Description
INTRODUCTION

.[.This.]. .Iadd.The .Iaddend.present invention relates generally to scanning probe microscopy and more particularly to .Iadd.an apparatus and method for .Iaddend.the potentiostatic preparation of molecular adsorbates for study with scanning probe microscopes.

.Iadd.This invention was made with Government support under contract No. N00014-90-J-1655 awarded by the Department of the Navy and grant DIR 89-20053 awarded by the National Science Foundation. The Government has certain rights in the invention..Iaddend.

BACKGROUND OF THE INVENTION

Various ways have heretofore been proposed for chemically reacting molecules with a metal substrate in an electrochemistry cell. In some cases, the prior methodology allows molecules to be bonded strongly enough so that they can be imaged in a scanning tunnelling microscope (STM) or in .[.the.]. .Iadd.an .Iaddend.atomic force microscope (AFM). However, in the case of negatively charged molecules, such as DNA, it is extremely difficult to get them to adhere to an electrode because most metal surfaces are intrinsically negatively charged and, as such, repel the molecule. Thus a clear need exists for new and improved technology for the potentiostatic preparation of negatively charged .[.molecules.]. .Iadd.molecular .Iaddend.adsorbates such as DNA to enable them to be properly bonded to .Iadd.a .Iaddend.suitable substrate so .Iadd.that .Iaddend.they can be imaged in .Iadd.a .Iaddend.scanning tunnelling microscope .[.(STM).]. or .Iadd.an .Iaddend.atomic force .[.microscopes (AFM).]. .Iadd.microscope.Iaddend.. It is .[.toward.]. .Iadd.to .Iaddend.this end that the present invention is directed.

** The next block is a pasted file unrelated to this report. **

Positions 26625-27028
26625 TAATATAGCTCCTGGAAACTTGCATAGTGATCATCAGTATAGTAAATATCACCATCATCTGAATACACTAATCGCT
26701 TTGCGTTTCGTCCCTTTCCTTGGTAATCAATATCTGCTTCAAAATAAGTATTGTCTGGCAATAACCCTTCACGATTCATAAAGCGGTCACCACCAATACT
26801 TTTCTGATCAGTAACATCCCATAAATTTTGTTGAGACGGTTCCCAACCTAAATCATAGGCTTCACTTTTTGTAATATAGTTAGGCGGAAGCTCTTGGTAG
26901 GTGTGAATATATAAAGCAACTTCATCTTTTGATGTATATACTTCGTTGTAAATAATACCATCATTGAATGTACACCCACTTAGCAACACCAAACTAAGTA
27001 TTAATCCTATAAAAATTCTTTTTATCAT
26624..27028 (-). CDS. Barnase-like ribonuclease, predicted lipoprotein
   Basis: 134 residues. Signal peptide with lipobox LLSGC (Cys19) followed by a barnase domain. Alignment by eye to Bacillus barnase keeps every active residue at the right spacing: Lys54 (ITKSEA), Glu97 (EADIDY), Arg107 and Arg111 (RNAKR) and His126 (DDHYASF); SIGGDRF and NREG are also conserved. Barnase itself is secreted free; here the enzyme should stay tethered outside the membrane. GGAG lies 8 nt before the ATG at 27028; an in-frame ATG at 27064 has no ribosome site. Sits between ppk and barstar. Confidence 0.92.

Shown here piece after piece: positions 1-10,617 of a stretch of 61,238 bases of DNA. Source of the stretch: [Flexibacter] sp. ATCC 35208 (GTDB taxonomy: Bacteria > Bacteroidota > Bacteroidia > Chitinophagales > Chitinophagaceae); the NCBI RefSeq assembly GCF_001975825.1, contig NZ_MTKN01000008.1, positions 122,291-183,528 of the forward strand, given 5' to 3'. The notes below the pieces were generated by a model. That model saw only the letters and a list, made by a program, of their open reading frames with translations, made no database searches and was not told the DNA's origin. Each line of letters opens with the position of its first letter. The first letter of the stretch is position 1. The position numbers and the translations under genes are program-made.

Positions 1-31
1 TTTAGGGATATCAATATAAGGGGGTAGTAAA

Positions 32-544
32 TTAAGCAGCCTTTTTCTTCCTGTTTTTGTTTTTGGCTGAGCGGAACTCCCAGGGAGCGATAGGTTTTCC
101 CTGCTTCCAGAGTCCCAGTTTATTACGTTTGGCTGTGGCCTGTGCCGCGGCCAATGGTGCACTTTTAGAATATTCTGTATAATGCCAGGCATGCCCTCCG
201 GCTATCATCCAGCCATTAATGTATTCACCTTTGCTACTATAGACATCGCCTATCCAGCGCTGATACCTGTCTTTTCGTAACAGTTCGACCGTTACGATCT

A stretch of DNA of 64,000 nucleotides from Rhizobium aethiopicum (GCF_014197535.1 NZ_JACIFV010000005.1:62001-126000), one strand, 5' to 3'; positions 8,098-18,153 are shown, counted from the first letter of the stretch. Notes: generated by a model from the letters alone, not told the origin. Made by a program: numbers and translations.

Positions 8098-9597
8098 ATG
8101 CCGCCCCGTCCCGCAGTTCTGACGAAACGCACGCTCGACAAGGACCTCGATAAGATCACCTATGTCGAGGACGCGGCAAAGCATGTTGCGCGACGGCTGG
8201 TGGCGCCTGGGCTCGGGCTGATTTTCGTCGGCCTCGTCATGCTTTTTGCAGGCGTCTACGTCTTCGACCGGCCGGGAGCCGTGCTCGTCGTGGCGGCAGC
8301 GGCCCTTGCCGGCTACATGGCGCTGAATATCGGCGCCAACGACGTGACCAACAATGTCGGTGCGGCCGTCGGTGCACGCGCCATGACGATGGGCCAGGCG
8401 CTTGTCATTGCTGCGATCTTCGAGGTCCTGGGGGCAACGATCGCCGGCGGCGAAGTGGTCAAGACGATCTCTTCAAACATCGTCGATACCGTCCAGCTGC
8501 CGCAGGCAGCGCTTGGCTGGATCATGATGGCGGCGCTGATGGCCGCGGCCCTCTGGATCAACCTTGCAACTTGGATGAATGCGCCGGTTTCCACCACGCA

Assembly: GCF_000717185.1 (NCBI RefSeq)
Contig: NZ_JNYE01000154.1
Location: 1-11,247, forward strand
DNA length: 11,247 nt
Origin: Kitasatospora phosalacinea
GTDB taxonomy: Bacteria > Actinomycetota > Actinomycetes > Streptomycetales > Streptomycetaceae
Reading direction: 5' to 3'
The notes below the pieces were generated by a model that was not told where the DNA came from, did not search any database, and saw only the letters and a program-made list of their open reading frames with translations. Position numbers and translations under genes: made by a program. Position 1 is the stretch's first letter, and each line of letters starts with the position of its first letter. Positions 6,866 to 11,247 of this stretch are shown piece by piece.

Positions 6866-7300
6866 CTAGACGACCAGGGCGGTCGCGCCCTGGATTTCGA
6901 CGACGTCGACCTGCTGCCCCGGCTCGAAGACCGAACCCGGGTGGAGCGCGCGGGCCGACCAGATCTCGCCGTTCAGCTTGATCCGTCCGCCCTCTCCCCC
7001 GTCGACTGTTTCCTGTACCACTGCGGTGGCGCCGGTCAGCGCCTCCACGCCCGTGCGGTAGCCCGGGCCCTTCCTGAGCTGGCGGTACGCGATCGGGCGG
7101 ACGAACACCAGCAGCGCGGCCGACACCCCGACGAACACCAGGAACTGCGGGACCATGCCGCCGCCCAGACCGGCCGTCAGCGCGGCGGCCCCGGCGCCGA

BRIEF SUMMARY OF THE INVENTION

The present invention is predicated upon the discovery of a remarkably simple procedure for getting negatively charged molecules onto a substrate and holding them there. The new methodology is based in part on the concept that DNA (or any other negatively charged molecule) can be attracted to a surface which is positively charged by virtue of its interaction with an electrolyte (.[.See: Lindsay et al, 1988.]. .Iadd.See: Lindsay, S. M., and Barris, B., "Imaging DNA Molecules on a Metal Surface Under Water by STM", Journal of Vacuum Science and Technology. Vol. A6, Pages 544-547 (1988)).Iaddend.. What is new and unexpected is that the same forces that attract the molecules to the surface are capable, in the practice of the present invention, of holding such molecules in place on that surface for study in an .[.SPM.]. .Iadd.STM .Iaddend.or an AFM. More particularly, the present invention relates to the potentiostatic preparation of molecular adsorbates for scanning probe microscopy in an electrochemical cell having a gold substrate, a platinum wire counter electrode and a silver wire reference electrode placed upon the microscope. The polymer to be observed is dissolved into a buffer solution which is non-reactive with the gold in the substrate and thereafter quickly deposited upon the substrate. Once the cell is filled, the reference electrode and the counter .[.electrodes.]. .Iadd.electrode .Iaddend.are connected and a stable layer of adsorbate is formed on the gold electrode where it can be readily scanned with the microscope probe.